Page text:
Onekotan Island, Kuril Islands, Russian Federation
Astronaut photograph ISS026-E-16287 was acquired on January 9, 2011, with a Nikon D2Xs digital camera using an 180 mm lens, and is provided by the ISS Crew Earth Observations experiment and Image Science & Analysis Laboratory, Johnson Space Center. The image was taken by the Expedition 26 crew. The image has been cropped and enhanced to improve contrast. Lens artifacts have been removed. The International Space Station Program supports the laboratory as part of the ISS National Lab to help astronauts take pictures of Earth that will be of the greatest value to scientists and the public, and to make those images freely available on the Internet. Additional images taken by astronauts and cosmonauts can be viewed at the NASA/JSC Gateway to Astronaut Photography of Earth. Caption by William L. Stefanov, NASA-JSC.
Snow cover highlights the calderas and volcanic cones that form the northern and southern ends of Onekotan Island, part of the Russian Federation in the western Pacific Ocean. Calderas are depressions formed when a volcano empties its magma chamber in an explosive eruption and then the overlaying material collapses into the evacuated space.
In this astronaut photograph from the International Space Station, the northern end of the island (image right) is dominated by the Nemo Peak volcano, which began forming within an older caldera approximately 9,500 years ago. The last recorded eruption at Nemo Peak occurred in the early 18th century.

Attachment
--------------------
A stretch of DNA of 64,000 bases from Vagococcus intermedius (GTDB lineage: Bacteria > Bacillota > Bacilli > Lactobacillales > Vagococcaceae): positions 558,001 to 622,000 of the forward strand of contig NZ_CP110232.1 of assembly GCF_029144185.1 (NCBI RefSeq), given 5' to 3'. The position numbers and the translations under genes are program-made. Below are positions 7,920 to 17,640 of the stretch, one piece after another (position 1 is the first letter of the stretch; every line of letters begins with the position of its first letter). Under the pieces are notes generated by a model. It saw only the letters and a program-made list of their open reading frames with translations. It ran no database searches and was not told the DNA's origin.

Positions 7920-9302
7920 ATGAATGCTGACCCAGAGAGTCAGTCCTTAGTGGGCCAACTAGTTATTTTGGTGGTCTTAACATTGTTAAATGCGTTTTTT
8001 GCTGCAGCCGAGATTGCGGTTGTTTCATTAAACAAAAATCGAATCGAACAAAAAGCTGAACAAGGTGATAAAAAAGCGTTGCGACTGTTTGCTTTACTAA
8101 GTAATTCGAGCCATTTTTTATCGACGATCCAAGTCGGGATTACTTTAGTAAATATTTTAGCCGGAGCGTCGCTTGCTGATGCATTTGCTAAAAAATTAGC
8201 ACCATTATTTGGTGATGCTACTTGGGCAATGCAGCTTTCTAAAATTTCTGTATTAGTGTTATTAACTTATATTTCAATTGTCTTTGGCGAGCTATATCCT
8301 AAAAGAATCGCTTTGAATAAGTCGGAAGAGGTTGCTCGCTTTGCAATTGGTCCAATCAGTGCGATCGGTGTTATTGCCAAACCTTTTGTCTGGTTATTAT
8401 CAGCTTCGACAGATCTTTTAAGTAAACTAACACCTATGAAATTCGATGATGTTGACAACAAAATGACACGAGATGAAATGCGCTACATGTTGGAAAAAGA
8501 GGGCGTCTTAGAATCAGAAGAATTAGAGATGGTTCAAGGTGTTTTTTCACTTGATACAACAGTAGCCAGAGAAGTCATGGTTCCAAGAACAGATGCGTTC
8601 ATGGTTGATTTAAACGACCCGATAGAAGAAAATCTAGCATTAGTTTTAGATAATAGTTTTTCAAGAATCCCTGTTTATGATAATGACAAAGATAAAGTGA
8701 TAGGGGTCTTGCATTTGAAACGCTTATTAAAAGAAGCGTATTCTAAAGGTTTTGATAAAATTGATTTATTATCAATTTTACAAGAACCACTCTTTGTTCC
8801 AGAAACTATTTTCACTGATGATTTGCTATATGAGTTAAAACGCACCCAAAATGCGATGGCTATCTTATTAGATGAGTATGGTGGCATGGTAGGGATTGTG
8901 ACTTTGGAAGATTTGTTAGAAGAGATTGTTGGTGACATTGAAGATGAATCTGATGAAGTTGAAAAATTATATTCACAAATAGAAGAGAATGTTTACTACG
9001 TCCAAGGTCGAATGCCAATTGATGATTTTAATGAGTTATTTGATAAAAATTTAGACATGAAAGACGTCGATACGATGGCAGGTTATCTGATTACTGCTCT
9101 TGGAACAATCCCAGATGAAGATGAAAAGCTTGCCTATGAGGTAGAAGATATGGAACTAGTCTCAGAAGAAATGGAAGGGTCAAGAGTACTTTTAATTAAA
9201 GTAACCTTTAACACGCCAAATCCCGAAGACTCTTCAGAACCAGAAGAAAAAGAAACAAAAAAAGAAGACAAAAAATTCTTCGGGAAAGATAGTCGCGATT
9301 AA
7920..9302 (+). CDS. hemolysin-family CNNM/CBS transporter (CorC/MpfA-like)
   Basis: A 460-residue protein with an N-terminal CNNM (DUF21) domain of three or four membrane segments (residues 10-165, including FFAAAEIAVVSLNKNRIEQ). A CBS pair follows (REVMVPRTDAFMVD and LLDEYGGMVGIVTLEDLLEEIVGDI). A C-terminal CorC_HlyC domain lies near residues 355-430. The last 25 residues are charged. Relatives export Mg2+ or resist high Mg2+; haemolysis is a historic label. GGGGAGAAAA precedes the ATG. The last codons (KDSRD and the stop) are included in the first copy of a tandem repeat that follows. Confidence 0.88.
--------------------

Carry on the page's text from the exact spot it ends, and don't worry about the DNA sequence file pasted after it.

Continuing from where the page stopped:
The southern end of the island was formed by the 7.5 kilometer (4.6 mile) wide Tao-Rusyr Caldera. The caldera is filled by Kal’tsevoe Lake and Krenitzyn Peak, a volcano that has only erupted once in recorded history (in 1952).
Extending between northeastern Japan and the Kamchatka Peninsula of Russia, the Kurils are an island arc located along the Pacific “Ring of Fire.” Island arcs form along an active boundary between two tectonic plates, where one plate is being driven beneath the other (subduction). Magma generated by the subduction process feeds volcanoes—which eventually form volcanic islands over the subduction boundary.
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This image originally appeared on the Earth Observatory. Click here to view the full, original record.